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YouTube A new TV ad promoting Proposition 38 fails to note that the basic school funding formula is imbedded in the state constitution.

Ad Watch: Prop. 38 ad overstates blame on school funding

Published: Tuesday, Sep. 25, 2012 - 12:00 am | Page 3A

The campaign for Proposition 38, the tax-raising measure rivaling Gov. Jerry Brown's, suggests in its first statewide TV ad, released Monday, that Brown's initiative is the product of "Sacramento politicians" who have reduced school funding for years.

Proposition 38, backed by wealthy civil rights lawyer Molly Munger, would raise taxes on all but California's lowest earners.

Following is text of the ad and an analysis by David Siders and Kevin Yamamura of The Bee Capitol Bureau:

Text: For years, Sacramento politicians have chopped away funds for our schools.

Today, we're 47th out of 50 in per-pupil funding.

Now these politicians say unless we send more tax dollars to Sacramento, they'll cut education again.

Here's a new approach. Prop. 38 sends billions in new education dollars straight to our local schools and guarantees the politicians can't touch it.

Thirty-eight will restore the education cuts from Sacramento. So remember this number: 38.

ANALYSIS: The ad unfairly puts all blame for school cuts on "Sacramento politicians."

It is true that Brown and lawmakers have discretion over school funding, but the basic formula is contained in a constitutional amendment, Proposition 98, that school advocates themselves wrote and voters approved.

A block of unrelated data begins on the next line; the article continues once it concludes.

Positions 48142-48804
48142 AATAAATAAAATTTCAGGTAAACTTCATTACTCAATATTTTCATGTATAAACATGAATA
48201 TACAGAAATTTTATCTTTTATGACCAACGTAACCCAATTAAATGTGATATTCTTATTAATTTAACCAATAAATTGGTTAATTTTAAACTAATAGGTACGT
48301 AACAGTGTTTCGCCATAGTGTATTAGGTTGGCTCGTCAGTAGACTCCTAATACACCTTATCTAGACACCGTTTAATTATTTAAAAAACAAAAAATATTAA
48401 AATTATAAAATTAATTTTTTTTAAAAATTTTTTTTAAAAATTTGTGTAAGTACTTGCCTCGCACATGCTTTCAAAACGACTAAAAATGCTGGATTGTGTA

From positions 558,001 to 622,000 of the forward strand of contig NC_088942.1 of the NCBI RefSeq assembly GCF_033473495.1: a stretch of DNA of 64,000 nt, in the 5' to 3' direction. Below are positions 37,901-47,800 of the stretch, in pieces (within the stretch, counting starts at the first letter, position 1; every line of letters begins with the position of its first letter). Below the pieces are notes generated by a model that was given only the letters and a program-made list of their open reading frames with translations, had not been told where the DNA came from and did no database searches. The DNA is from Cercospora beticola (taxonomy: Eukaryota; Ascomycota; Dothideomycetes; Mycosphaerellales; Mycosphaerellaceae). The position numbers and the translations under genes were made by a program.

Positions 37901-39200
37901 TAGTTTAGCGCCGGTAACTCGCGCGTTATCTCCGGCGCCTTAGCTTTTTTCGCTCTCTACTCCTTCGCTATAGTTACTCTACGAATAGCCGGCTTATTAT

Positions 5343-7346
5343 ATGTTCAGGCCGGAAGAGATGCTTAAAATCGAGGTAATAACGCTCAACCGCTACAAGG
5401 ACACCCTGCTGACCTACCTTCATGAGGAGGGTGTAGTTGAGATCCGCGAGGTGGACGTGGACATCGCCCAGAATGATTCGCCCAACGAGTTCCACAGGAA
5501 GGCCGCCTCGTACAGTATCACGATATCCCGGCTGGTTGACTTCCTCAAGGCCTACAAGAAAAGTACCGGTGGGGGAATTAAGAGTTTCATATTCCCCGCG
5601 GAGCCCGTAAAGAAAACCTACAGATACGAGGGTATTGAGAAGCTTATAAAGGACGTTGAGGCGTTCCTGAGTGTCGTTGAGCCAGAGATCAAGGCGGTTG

Under the measure, when state revenue drops, so does school funding. Spending on K-12 programs has decreased to $7,530 per pupil in the current budget from a 2008-09 peak of $8,414, according to the Legislative Analyst's Office.

Though California's per- pupil ranking in education spending varies depending on the year and source, it does fall below the national average.

It is true that the budget Brown and state lawmakers approved triggers about $5.4 billion in cuts to schools and community colleges if Proposition 30, Brown's ballot measure to raise taxes, fails.

It is also true that Proposition 38 represents a "new approach" to school funding, the central argument advanced in the ad. The measure would establish three grant programs to distribute money to individual schools.

However, Proposition 38 would not start sending money to those schools until the 2013-14 school year – after the trigger cuts in the budget have taken effect if Brown's measure fails. The ad doesn't mention that. Nor does it mention that Proposition 38 would also provide some money for early childhood development and state budget relief.

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